At some point, most people experience an unexpected crisis that shakes their financial world. It could be losing a job, receiving a huge medical bill, or having a car break down at the worst possible time. But surviving a pandemic is a situation you probably never thought you would face.
No matter what challenge you’re facing, you’re not the first.
Along with the public health toll, the COVID crisis has put millions of people out of work. For those struggling financially, here are eight critical rules to help you manage money wisely, stretch your resources, and bounce back from this unprecedented health and economic disaster.
Here are the details about each rule to manage a financial setback during the coronavirus crisis.
The key to successfully navigating a financial setback is to be realistic. If you’re in denial and don’t face money troubles head-on, you can quickly compound the damage.
Instead of focusing on the problem, getting angry, or letting stress overwhelm you, channel your emotions into finding solutions. Start talking about your challenges with people and professionals you trust, such as a money-savvy family member, financial advisor, legitimate credit counselor, or an attorney.
Instead of focusing on the problem, getting angry, or letting stress overwhelm you, channel your emotions into finding solutions.
The following financial associations have certified volunteers who can offer free help and advice:
To fully understand your situation, create a list of what you own and owe; this is called a net worth statement. Compiling your data in one place helps you evaluate your financial resources, make decisions more efficiently, and have essential information at your fingertips if creditors or advisors ask for it.
First, list your assets:
Then list your liabilities:
Include the estimated values of your assets, the balances on your debts, and the interest rates you pay for each liability. You could jot down this information on paper, enter it in a computer spreadsheet, or create a report using money management software.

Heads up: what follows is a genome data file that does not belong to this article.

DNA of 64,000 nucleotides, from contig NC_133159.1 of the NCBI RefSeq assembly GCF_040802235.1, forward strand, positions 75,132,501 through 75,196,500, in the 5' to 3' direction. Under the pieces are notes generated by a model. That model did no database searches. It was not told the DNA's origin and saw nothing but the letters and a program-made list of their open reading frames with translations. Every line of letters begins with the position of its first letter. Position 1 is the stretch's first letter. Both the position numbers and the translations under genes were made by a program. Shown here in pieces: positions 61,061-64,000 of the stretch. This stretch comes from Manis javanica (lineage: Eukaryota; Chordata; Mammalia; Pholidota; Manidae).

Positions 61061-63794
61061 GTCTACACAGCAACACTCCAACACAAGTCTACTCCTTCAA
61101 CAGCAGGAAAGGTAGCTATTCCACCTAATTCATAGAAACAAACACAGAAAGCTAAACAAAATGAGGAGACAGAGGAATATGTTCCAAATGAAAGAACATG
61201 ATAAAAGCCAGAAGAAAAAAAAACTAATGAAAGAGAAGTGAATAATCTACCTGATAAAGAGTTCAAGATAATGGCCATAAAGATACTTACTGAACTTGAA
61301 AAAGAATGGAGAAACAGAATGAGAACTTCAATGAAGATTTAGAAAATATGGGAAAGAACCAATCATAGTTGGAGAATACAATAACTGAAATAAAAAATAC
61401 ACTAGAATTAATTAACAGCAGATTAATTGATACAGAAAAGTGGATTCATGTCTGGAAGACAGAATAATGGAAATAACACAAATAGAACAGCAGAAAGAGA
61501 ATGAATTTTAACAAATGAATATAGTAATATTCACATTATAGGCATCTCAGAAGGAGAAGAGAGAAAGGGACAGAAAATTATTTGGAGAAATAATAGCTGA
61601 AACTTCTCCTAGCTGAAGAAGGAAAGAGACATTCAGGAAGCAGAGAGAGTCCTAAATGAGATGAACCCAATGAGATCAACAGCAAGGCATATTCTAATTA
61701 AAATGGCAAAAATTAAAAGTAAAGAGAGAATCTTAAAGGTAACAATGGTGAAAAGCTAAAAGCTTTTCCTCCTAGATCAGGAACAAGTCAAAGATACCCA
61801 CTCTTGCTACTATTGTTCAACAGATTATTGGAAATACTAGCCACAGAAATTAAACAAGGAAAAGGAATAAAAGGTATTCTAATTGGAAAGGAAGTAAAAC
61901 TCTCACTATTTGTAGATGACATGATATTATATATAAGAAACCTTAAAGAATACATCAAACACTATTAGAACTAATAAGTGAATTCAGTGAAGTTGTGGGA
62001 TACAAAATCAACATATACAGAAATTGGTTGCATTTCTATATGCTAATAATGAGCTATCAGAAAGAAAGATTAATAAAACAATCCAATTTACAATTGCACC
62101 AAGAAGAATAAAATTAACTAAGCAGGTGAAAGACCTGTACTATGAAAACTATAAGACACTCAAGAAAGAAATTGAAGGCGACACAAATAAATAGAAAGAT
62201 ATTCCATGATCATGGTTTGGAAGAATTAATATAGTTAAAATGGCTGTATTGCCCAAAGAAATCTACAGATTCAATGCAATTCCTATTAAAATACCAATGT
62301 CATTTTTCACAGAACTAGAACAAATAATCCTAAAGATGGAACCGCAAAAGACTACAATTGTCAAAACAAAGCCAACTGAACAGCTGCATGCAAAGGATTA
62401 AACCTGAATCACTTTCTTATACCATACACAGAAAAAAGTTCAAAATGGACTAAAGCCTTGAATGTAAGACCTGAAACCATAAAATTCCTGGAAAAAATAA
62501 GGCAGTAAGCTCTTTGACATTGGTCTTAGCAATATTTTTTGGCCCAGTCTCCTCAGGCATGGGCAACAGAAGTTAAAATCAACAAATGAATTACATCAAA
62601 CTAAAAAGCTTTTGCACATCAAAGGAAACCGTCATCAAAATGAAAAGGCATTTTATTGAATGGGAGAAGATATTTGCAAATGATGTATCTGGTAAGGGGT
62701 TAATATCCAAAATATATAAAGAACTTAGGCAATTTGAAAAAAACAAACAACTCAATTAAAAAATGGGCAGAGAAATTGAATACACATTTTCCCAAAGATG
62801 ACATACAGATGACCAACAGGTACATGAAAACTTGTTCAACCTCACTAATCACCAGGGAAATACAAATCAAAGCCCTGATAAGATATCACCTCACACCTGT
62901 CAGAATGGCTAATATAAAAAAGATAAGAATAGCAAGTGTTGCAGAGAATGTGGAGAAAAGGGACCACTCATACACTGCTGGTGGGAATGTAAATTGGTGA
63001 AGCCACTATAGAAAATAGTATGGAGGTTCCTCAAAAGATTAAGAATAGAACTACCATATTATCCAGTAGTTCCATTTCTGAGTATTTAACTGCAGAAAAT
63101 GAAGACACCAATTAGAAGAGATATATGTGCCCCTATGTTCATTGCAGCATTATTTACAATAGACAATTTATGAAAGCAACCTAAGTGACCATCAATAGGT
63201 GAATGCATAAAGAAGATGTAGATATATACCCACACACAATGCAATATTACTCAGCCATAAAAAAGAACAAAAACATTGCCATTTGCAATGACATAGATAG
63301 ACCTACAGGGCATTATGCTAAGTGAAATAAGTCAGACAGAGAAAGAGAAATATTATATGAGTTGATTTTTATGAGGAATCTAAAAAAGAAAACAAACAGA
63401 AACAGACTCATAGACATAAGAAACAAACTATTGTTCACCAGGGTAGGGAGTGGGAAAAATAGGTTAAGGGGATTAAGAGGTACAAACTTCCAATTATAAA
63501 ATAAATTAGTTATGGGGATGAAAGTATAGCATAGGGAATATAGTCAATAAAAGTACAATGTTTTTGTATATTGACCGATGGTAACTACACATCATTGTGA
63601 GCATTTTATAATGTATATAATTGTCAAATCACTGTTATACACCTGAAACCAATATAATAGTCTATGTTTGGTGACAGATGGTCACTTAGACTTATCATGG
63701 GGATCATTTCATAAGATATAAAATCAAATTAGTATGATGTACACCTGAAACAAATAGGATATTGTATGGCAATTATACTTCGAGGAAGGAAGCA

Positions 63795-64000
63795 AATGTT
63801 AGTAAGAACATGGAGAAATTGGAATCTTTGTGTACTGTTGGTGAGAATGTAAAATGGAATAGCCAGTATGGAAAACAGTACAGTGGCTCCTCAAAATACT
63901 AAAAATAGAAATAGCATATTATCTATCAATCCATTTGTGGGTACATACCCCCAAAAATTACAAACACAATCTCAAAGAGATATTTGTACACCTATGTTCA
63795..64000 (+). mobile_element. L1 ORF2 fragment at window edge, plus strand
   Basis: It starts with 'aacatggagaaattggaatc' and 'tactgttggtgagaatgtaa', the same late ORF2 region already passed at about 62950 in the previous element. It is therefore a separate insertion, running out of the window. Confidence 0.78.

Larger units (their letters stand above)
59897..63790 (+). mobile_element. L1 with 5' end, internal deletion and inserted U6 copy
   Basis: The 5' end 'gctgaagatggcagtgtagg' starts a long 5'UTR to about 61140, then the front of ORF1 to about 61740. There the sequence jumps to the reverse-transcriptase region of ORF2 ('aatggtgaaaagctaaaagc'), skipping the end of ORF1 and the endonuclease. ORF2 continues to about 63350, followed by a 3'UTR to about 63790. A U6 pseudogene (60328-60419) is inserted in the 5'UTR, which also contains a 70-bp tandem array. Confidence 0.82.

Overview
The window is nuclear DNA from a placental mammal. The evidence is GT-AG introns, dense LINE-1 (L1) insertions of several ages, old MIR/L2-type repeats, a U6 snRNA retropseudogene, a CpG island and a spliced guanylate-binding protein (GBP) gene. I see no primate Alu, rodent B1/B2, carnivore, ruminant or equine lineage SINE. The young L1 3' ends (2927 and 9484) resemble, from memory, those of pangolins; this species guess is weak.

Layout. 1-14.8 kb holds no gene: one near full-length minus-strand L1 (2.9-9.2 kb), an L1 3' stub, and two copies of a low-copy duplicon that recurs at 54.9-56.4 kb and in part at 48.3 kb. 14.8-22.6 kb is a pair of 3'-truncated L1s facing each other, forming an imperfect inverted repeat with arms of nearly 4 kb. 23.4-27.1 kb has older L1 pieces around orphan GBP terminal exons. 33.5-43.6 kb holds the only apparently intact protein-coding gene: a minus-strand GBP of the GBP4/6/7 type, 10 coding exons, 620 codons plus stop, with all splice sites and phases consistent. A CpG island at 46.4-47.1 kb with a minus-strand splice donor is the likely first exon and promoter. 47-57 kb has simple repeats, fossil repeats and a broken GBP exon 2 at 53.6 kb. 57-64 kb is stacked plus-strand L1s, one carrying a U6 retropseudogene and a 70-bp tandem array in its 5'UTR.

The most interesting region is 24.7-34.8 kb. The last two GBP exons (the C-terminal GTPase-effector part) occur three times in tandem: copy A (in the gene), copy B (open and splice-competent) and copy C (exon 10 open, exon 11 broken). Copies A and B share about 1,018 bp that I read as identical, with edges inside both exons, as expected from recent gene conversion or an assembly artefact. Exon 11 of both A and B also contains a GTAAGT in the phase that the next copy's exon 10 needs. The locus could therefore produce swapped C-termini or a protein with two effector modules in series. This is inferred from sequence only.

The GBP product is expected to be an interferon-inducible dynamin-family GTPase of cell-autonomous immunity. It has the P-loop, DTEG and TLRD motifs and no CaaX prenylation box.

When you subtract your total liabilities from your total assets, you’ve calculated your net worth, which is an indicator of your financial health. It’s not uncommon to have a low or negative net worth when you’re in financial trouble.
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An essential part of bouncing back from a financial crisis is keeping an eye on your monthly income and expenses. Create a cash flow statement that lists your expected income and typical expenses, such as rent, utilities, food, prescriptions, transportation, and insurance. Again, you can create this report manually or by using budgeting features in a financial program.
Understanding where your money goes is the only way to prioritize expenses and cut all non-essential spending.
Understanding where your money goes is the only way to prioritize expenses and cut all non-essential spending. Making temporary sacrifices will help you recover as quickly as possible with less long-term damage to your finances.
As you review your spending, it’s an excellent time to comparison-shop your essential expenses. Evaluate your highest costs first, such as housing, vehicles, and insurance, since they offer the most significant potential savings.
For instance, you may be able to move into a less expensive home, purchase or lease a cheaper vehicle, and shop your auto insurance to find better deals. Ask your utility provider about assistance programs that offer energy-saving improvements at no charge.